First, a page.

Community-based Management of Acute Malnutrition (CMAM) approach is widely recognized for its effectiveness in treating Moderate Acute Malnutrition (MAM) and Severe Acute Malnutrition (SAM) in children under 5 years. Found potent across different socio-economic and geographical settings, CMAM helps volunteers in identifying the target population and initiating treatment for children with acute malnutrition before they fall seriously ill and require medical attention. This approach assumes importance in the backdrop of a facility-based model having limited scope in terms of coverage and impact. CMAM comes in handy especially if there are aggravating factors present in the community such as epidemics, high death rate, food insecurity and a general lack of health infrastructure. Multiple pieces of evidence suggest that children with uncomplicated SAM can be treated effectively in their community setup without being admitted to a health facility.
Ready to Use Therapeutic Foods (RUTF) or locally prepared nutrient-dense foods serve as an indispensable component to treat SAM-afflicted children in their community environs and facilitate earlier recognition of SAM and the timely onset of treatment. In the case of uncomplicated SAM, a strong community component could go a long way in ensuring appropriate care through sensitization and mobilization. A skilled health worker facilitates the community in providing oral medication, RUTF and monitors the health parameters of children closely. A major public health impact is evident through greater reach and reduced mortality rate when applied at an appropriate scale. RUTF, containing high energy content, an adequate amount of vitamins and minerals can be consumed easily by children without adding water. They don’t require refrigeration and can be used even where hygiene conditions are not optimal. Research suggests that in a CMAM setup, regular and standardized doses of RUTF is the single most contributing factor in eliminating SAM in children, especially those living in unhygienic, risk-prone regions without access to nutritious food.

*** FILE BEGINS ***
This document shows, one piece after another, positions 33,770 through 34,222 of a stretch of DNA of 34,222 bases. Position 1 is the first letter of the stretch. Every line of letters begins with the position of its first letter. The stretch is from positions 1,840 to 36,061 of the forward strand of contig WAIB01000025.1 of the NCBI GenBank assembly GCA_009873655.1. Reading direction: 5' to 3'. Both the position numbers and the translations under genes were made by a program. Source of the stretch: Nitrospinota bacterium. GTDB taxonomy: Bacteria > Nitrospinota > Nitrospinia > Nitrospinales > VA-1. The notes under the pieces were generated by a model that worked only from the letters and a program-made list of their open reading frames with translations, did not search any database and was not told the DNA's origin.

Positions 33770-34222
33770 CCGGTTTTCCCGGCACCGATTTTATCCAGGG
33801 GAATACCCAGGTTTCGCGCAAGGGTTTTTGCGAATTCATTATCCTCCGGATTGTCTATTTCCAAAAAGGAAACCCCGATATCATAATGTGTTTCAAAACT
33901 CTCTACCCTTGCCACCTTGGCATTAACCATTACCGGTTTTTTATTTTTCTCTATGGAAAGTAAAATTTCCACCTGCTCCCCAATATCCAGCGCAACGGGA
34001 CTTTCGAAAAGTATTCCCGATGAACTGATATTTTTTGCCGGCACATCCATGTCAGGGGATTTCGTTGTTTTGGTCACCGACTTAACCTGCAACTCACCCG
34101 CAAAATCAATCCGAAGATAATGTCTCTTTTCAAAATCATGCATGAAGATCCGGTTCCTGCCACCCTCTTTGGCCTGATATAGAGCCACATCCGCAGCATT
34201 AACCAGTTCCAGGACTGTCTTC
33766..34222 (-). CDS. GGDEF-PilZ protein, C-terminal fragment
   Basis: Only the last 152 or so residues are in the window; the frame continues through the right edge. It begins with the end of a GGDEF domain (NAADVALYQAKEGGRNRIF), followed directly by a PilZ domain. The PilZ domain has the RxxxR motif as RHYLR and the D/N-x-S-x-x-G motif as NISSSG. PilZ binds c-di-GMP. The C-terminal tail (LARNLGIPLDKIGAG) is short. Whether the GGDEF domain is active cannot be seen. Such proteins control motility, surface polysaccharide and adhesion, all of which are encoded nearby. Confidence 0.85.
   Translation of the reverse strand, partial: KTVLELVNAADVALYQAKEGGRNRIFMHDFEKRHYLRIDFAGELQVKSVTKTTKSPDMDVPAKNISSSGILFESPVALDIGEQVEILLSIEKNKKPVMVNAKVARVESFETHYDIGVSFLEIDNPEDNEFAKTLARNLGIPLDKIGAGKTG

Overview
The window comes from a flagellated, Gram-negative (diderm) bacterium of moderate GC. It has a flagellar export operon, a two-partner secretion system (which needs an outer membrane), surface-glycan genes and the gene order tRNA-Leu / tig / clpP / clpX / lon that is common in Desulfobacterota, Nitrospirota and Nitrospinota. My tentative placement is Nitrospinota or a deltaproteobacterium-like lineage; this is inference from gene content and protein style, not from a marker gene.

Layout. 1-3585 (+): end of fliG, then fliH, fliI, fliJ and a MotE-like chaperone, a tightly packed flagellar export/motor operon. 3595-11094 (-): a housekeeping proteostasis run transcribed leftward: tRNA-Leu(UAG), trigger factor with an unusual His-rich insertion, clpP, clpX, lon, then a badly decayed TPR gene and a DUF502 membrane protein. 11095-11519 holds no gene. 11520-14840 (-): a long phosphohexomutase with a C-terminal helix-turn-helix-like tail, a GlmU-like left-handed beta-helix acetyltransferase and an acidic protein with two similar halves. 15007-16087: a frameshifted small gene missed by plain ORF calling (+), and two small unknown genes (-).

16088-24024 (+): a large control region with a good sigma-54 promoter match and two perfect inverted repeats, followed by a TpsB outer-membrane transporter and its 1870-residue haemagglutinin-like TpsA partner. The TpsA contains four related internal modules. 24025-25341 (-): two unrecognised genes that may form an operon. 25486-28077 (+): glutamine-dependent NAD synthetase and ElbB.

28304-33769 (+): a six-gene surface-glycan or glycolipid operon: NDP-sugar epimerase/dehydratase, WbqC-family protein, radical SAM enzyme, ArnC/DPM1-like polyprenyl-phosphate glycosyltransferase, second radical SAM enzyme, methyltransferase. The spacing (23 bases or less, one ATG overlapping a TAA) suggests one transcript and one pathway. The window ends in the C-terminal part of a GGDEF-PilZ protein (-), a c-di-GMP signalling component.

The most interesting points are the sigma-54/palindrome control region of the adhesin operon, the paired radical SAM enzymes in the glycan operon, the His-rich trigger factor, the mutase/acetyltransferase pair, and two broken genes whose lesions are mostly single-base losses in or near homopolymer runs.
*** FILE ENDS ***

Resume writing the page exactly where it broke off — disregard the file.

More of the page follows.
CMAM approach’s ingenuity lies in dealing with both complicated and uncomplicated cases effectively, catering to both spectrums of SAM. Regular screening by volunteers enables the early detection and treatment of malnutrition. In the case of medical complications, children are referred to as inpatient care facilities for intensive treatment. When their health stabilizes, they are referred back to a decentralized community care facility. The components of CMAM include community-based mobilization regarding best practices, screening of children to prioritize treatment vectors, continuous counselling and education regarding RUTF nutrition, and regular follow-ups and monitoring of child’s health. CMAM stands to gain by establishing linkages with other complementary programs and tapping into their logistics and benefits.
Shorter recovery periods for children (usually <4 weeks), proven effectiveness during humanitarian emergencies, reduced chances of cross-infection, higher coverage of services, lower Out of Pocket Expenses (OOP) and empowered community capacity make CMAM a strong alternative compared to traditional in-patient care which is resource-intensive. UN prescribes CMAM as a standard care methodology for curing acute malnutrition. Low mortality and high cure rates among non-defaulting children usually characterize CMAM implementations, especially in poor nations. When properly integrated with other long-term health interventions, CMAM could go a long way in developing a healthy human capital and achieving mainstream food security sustainably and cost-effectively.